With demand for paper expected to double by 2010 and the attendant impact on the world’s forests, the search is beginning for alternative sources of paper pulp.
The use of trees for paper is a relatively recent phenomenon. Until the mid-19th century, cotton, hemp, straw, and other fibers were used in paper making.
Now, because of deforestation and the high cost of wood pulp, a number of countries are turning back to other sources of fiber. In 1992, 45 countries produced tree-less paper, accounting for 9 percent of the world’s paper supply. Studies have found that these plant-fiber processes are significantly less expensive than wood-pulp paper making.
The primary alternatives currently used in the US are hemp and kenaf (rhymes with giraffe) plant fibers. Kenaf grows well in areas where cotton or tobacco are cultivated. Hemp is prolific in both temperate and tropical climates. Both grow exceedingly fast, producing a full grown plant from seed in 5-6 months, and are naturally disease-resistant. They are nitrogen fixers, and work well in a crop rotation. Both plants produce fibers that far exceed tree fibers in length and strength. As a result, these papers can go through the recycling process many more times than wood-based paper without losing quality. Hemp and kenaf papers both have a natural whiteness which can be enhanced by hydrogen peroxide rather than chlorine bleach.
The drawback to using kenaf, hemp and other agricultural by-products is that they must be stored and transported seasonally, unlike wood, which is available year round. Also, the moisture content of hemp and kenaf is much higher than wood, and special drying systems must be developed in order to prevent spoilage. This problem has been successfully addressed in China, where concrete drying racks have been created for this purpose.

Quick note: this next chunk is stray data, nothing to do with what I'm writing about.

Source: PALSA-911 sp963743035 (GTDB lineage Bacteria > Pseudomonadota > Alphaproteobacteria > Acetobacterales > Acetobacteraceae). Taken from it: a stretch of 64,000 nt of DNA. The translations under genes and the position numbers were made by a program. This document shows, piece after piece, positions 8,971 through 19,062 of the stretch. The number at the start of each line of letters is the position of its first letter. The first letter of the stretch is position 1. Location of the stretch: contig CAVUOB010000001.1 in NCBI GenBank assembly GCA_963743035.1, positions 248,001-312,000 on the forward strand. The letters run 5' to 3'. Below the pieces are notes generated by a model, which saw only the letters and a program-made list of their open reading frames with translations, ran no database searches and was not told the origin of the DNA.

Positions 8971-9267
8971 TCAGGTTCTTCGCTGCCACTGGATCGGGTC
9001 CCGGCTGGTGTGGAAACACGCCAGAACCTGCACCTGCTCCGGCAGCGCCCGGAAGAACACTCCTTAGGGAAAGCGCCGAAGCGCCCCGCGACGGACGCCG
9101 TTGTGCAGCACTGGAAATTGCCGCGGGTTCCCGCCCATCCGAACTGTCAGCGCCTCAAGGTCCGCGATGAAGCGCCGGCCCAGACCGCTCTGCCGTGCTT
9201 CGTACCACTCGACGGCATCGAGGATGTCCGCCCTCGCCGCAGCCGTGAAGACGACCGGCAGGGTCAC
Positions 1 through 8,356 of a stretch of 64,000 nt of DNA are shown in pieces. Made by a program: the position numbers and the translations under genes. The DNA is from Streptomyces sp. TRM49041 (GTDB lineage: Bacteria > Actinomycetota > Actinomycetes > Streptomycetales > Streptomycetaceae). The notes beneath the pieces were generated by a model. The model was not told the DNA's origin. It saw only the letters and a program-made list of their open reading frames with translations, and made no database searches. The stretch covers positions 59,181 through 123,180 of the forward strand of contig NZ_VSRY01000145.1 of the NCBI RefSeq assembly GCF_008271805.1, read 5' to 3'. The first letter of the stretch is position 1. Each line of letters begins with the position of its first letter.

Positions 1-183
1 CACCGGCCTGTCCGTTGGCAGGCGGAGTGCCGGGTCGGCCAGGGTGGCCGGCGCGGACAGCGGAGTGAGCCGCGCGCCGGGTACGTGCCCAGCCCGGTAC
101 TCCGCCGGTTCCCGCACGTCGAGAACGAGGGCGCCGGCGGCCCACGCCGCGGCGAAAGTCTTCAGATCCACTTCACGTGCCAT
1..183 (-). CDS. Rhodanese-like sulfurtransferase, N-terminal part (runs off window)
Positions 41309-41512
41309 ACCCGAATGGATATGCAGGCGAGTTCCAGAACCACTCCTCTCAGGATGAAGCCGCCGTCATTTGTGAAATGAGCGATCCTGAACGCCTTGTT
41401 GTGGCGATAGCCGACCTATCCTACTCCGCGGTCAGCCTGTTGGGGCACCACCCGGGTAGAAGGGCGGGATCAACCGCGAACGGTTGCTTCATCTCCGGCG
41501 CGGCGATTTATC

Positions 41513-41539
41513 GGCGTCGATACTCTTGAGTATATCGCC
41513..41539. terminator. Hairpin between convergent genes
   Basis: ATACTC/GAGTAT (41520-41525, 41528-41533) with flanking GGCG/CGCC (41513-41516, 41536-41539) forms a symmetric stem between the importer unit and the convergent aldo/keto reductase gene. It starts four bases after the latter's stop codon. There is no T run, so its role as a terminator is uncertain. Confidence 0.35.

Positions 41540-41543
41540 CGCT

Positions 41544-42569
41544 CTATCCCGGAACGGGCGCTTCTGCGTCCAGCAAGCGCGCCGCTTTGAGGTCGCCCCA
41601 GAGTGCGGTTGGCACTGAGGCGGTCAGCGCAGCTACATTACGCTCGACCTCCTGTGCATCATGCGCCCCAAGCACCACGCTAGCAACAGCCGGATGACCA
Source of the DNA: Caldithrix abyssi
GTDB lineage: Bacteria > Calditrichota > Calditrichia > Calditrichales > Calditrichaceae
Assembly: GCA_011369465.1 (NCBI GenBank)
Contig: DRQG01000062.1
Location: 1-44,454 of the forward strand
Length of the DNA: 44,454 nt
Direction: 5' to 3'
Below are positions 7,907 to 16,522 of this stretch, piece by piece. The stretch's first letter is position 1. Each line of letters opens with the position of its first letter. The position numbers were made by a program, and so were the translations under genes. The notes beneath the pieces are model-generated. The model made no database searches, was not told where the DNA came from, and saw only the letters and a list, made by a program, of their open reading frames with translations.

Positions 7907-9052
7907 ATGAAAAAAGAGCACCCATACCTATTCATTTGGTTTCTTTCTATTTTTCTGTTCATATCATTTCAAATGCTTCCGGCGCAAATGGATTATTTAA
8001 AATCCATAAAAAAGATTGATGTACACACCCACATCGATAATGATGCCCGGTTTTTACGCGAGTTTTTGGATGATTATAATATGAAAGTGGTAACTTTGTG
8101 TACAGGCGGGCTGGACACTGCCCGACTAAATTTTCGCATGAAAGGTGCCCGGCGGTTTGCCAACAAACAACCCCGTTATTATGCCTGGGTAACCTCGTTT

It is still unclear whether tree-free paper in its current state will meet the highest production printing standards. Hopeful indications include the successful printing of a section of the Earth Island Journal’s Summer 1993 issue on kenaf paper. Also, the US Department of Agriculture is beginning to use kenaf paper.
Tree-free paper is just becoming available to the North American consumer. Kinko’s Copies is exploring the viability of paper that is 50 percent hemp and 50 percent straw. Meanwhile, you can buy a ream of kenaf paper for $14.00 from the Greenpeace Catalog, 800/916-1616, or choose from a selection of kenaf and hemp papers from the Earthcare Paper Company, 800/347-0700.
This article was based on interviews with Thomas Rhymsza, owner of KP Products; Dave Seberg, president of C & S Building Supply; Paul Stanford, owner of Tree-free Eco Paper, and David Hackett, environmental buyer for Kinko’s USA, and information from "Journal Pioneers Tree-Free Paper" by Gar Smith in Earth Island Journal, Summer 1993; "Making Paper Without Trees" by Ed Ayres in World Watch, Vol. 6, No. 5.